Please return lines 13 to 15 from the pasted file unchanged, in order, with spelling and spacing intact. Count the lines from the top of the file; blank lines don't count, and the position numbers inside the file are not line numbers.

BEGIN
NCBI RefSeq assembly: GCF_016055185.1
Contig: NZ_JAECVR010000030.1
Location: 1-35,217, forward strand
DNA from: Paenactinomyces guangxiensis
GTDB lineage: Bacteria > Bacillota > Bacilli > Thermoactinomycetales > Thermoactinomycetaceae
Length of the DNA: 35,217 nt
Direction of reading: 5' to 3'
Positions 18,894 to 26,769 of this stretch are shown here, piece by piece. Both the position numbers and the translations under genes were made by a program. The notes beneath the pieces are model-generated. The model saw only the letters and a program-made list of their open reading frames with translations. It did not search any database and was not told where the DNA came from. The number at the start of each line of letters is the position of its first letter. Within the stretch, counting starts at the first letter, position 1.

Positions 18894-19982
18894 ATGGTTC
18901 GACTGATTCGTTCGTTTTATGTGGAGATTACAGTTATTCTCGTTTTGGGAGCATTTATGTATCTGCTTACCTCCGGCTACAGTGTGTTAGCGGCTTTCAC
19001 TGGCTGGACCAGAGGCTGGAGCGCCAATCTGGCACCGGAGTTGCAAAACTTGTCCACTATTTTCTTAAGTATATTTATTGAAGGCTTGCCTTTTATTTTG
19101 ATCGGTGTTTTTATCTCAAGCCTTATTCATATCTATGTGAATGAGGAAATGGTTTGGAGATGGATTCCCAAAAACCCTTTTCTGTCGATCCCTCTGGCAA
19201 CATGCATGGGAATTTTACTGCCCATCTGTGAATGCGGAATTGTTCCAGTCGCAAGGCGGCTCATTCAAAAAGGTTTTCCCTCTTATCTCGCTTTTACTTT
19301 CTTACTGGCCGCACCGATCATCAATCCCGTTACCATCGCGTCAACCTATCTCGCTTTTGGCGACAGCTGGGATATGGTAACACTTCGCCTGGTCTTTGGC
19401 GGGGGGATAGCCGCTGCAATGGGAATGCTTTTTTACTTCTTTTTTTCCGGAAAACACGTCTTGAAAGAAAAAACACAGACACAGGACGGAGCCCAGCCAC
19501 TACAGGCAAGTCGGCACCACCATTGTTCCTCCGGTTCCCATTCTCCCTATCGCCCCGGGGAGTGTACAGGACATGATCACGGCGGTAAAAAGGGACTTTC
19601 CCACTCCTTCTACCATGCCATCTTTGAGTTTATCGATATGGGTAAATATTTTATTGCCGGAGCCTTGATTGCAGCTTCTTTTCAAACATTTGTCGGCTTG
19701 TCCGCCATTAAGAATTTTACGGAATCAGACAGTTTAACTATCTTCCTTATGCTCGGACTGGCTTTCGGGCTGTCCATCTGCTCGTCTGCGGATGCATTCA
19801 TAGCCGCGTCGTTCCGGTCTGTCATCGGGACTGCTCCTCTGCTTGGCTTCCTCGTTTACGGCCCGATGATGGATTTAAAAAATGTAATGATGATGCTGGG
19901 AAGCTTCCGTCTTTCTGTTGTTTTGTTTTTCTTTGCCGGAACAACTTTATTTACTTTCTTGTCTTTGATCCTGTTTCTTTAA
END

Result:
19101 ATCGGTGTTTTTATCTCAAGCCTTATTCATATCTATGTGAATGAGGAAATGGTTTGGAGATGGATTCCCAAAAACCCTTTTCTGTCGATCCCTCTGGCAA
19201 CATGCATGGGAATTTTACTGCCCATCTGTGAATGCGGAATTGTTCCAGTCGCAAGGCGGCTCATTCAAAAAGGTTTTCCCTCTTATCTCGCTTTTACTTT
19301 CTTACTGGCCGCACCGATCATCAATCCCGTTACCATCGCGTCAACCTATCTCGCTTTTGGCGACAGCTGGGATATGGTAACACTTCGCCTGGTCTTTGGC